Mini Review ARTICLE
Epigenetic regulation of human embryonic stem cells
- School/Department of Medicine, Howard Hughes Medical Institute, University of California, San Diego, CA, USA
Recently, there has been tremendous progress in characterizing the transcriptional network regulating human embryonic stem cells (hESCs; MacArthur et al., 2009; Loh et al., 2011), including those signaling events mediated by Oct4, Nanog, and Sox2. There is growing interest in the epigenetic machinery involved in hESC self-renewal and differentiation. In general, epigenetic regulation includes chromatin reorganization, DNA modification, and histone modification, which are not directly related to alterations in DNA sequences. Various protein complexes, including Polycomb, trithorax, nucleosome remodeling deacetylase, SWI/SNF, and Oct4, have been shown to play critical roles in epigenetic control of hESC physiology. Hence, we will formally review recent advances in unraveling the multifaceted role of epigenetic regulation in hESC self-renewal and induced differentiation, particularly with respect to chromatin remodeling and DNA methylation events. Elucidating the molecular mechanisms underlying the maintenance/differentiation of hESCs and reprogramming of somatic cells will greatly strengthen our capacity to generate various types of cells to treat human diseases.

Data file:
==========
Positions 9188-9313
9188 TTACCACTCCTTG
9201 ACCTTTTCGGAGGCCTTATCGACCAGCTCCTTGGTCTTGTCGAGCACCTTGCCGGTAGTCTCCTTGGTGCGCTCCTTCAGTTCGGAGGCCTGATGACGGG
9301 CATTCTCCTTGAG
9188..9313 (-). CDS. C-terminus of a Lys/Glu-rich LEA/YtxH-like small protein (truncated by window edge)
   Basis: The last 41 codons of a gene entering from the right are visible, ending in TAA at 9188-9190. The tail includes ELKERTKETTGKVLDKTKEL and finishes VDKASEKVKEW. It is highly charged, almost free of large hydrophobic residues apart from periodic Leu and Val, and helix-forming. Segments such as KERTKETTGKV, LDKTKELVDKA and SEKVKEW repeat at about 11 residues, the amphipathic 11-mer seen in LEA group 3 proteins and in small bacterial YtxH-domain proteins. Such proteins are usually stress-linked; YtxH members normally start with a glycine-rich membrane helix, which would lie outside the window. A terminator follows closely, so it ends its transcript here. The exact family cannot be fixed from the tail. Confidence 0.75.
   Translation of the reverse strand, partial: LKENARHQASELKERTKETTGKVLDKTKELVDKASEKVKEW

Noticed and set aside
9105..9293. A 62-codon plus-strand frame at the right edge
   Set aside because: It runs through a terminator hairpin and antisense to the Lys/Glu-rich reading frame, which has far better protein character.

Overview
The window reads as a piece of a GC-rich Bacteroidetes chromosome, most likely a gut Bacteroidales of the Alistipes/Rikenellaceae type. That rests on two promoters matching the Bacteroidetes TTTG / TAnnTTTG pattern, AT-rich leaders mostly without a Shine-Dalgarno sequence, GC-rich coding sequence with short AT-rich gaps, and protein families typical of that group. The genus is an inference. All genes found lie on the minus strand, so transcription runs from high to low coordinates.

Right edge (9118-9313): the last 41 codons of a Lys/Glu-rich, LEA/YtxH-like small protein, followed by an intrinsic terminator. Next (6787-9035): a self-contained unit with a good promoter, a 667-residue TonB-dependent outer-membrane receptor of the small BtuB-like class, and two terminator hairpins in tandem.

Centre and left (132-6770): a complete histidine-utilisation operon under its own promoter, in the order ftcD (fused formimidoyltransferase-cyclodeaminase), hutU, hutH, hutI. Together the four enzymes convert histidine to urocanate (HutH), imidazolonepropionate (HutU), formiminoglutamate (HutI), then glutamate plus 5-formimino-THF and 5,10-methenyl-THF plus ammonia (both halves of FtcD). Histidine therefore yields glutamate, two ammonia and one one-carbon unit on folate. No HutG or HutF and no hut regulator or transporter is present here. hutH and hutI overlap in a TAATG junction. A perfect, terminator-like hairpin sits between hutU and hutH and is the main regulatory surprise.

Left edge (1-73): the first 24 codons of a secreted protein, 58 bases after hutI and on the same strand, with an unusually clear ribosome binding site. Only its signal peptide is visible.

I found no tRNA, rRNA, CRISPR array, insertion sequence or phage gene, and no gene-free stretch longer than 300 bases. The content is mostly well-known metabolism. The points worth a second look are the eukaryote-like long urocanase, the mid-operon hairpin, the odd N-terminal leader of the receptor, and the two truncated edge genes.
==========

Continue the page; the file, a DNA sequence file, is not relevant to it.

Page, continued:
Keywords: embryonic stem cell, epigenetic regulation, DNA methylation, chromatin remodeling, DNA repeat
Citation: Hu Q and Rosenfeld MG (2012) Epigenetic regulation of human embryonic stem cells. Front. Gene. 3:238. doi: 10.3389/fgene.2012.00238
Received: 05 June 2012; Accepted: 17 October 2012;
Published online: 05 November 2012.
Edited by:Halyna R. Shcherbata, Max Planck Society, Germany
Reviewed by:Ian C. Weaver, Centre for Addiction and Mental Health, Canada
Halyna R. Shcherbata, Max Planck Society, Germany
Copyright: © 2012 Hu and Rosenfeld. This is an open-access article distributed under the terms of the Creative Commons Attribution License, which permits use, distribution and reproduction in other forums, provided the original authors and source are credited and subject to any copyright notices concerning any third-party graphics etc.
*Correspondence: Qidong Hu and Michael G. Rosenfeld, School/Department of Medicine, Howard Hughes Medical Institute, University of California, San Diego, CA, USA. e-mail: firstname.lastname@example.org; email@example.com